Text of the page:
01/25/06 7:49 PM ET
A's bang out a deal with Thomas
Ex-White Sox 1B-DH signs incentive-filled one-year contract
By Tom Singer / MLB.com
"When Frank is healthy, he is a huge right-handed presence," Beane said. "And that's been a big issue for us the last couple of years."Thomas thus becomes an older, more experienced update on Erubiel Durazo, whom the A's turned away after his own injury-limited tenure in Oakland. Durazo and Scott Hatteberg, who also departed as a free agent, split the majority of DH duties last season. Durazo also backed up at first base, and Thomas now becomes the reserve there. Various leg injuries have limited Thomas to a total of 108 games the last two seasons. A left-ankle stress fracture ended his 2004 season in July, and he didn't rejoin the White Sox until the end of May 2005. Two months after his return, he again was sidelined by pain in the ankle, days later diagnosed as another fracture. Thomas, a former tight end at Auburn University who often carries as much as 260 pounds on his 6-foot-5 frame, must constantly watch his weight, which can contribute to the stress on his legs. Before becoming merely dangerous in 2001, when an arm injury limited him to 20 games, Thomas was downright monstrous. Consider these numbers for his first 11 seasons: 344 homers, 1,183 RBIs and a .321 career average. Despite adding to his totals only modestly since 2003, Thomas left the Windy City as the White Sox all-time leader in several offensive categories, including homers (448), RBIs (1,465) and runs (1,327). And he has always worked his own threat to an advantage, with the patience and discipline to lay off when being pitched around. He has drawn 100-plus walks in 10 of his 12 seasons with 500-plus plate appearances, resulting in a lifetime on-base percentage of .427. For comparison, last season only New York's Jason Giambi (.440) topped that figure in the AL. Another full season would thrill the A's and reward Thomas. He can earn $1.4 million in bonuses by avoiding the DL with an injury related to his left foot ($325,000 each on May 1 and June 15, then $375,000 on July 15 and Aug. 15) and another $1.2 million by reaching 550 plate appearances, the AP reported. "You could get carried away with the superlatives," Beane said. "Not just his power, but his selectivity at the plate. That type of approach can carry over to the other guys in the lineup." Thomas has already cemented his role in Major League history as one of only 10 men with a .300 career batting average, 400 home runs, 1,000 RBIs, 1,000 runs and 1,000 walks. Eight of those are in the Hall of Fame. No. 9 is a guy who does his damage across The Bay.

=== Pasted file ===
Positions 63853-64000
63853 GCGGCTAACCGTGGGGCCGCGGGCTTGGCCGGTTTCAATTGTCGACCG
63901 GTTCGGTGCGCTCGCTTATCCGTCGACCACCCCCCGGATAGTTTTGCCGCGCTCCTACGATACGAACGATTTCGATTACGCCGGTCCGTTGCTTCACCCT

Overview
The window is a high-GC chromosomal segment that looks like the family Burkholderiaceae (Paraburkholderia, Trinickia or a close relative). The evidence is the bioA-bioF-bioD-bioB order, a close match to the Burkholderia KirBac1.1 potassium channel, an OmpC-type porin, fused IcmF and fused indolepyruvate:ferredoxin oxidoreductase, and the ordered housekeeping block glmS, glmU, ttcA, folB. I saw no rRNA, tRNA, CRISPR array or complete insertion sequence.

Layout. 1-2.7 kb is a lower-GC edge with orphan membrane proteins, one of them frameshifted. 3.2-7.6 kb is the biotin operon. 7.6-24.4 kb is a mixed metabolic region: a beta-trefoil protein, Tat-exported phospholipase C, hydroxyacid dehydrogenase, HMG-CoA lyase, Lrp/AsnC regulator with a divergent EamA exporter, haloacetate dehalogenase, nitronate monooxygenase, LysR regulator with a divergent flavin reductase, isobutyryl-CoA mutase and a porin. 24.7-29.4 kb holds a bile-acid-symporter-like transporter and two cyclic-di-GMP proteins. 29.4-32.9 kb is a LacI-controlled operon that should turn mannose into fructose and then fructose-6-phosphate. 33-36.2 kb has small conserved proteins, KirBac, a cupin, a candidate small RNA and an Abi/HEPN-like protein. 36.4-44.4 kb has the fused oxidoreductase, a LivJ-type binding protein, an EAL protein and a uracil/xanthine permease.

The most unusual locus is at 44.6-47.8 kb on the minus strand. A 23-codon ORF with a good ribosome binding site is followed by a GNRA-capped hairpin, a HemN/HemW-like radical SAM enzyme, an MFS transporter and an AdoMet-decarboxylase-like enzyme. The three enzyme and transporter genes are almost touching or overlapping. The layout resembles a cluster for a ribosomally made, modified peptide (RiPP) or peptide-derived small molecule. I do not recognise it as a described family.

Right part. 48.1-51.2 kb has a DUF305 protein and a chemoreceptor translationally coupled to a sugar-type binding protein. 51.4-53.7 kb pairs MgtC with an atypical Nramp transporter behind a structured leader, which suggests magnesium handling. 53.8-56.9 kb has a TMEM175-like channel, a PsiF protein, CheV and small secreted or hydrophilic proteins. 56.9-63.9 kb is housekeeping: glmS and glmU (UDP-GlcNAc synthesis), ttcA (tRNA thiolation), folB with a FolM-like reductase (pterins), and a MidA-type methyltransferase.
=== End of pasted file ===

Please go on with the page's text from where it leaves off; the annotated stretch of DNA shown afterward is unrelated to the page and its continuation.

Tom Singer is a reporter for MLB.com. This story was not subject to the approval of Major League Baseball or its clubs.